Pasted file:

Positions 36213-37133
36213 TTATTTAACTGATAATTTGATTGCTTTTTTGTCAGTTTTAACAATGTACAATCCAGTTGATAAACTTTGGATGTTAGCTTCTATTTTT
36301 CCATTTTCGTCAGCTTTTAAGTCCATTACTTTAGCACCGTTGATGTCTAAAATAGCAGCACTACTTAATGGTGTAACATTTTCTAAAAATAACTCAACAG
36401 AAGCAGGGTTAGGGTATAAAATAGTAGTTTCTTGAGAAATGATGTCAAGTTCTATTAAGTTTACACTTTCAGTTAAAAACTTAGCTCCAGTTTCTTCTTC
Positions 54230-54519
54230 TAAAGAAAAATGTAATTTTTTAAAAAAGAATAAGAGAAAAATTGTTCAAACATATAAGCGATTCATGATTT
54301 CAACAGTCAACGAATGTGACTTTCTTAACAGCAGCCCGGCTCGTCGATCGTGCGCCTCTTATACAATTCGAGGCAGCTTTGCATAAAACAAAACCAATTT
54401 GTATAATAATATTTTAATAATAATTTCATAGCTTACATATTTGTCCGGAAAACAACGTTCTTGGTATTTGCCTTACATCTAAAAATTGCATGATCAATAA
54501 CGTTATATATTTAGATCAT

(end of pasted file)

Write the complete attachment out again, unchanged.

Positions 36213-37133
36213 TTATTTAACTGATAATTTGATTGCTTTTTTGTCAGTTTTAACAATGTACAATCCAGTTGATAAACTTTGGATGTTAGCTTCTATTTTT
36301 CCATTTTCGTCAGCTTTTAAGTCCATTACTTTAGCACCGTTGATGTCTAAAATAGCAGCACTACTTAATGGTGTAACATTTTCTAAAAATAACTCAACAG
36401 AAGCAGGGTTAGGGTATAAAATAGTAGTTTCTTGAGAAATGATGTCAAGTTCTATTAAGTTTACACTTTCAGTTAAAAACTTAGCTCCAGTTTCTTCTTC
Positions 54230-54519
54230 TAAAGAAAAATGTAATTTTTTAAAAAAGAATAAGAGAAAAATTGTTCAAACATATAAGCGATTCATGATTT
54301 CAACAGTCAACGAATGTGACTTTCTTAACAGCAGCCCGGCTCGTCGATCGTGCGCCTCTTATACAATTCGAGGCAGCTTTGCATAAAACAAAACCAATTT
54401 GTATAATAATATTTTAATAATAATTTCATAGCTTACATATTTGTCCGGAAAACAACGTTCTTGGTATTTGCCTTACATCTAAAAATTGCATGATCAATAA
54501 CGTTATATATTTAGATCAT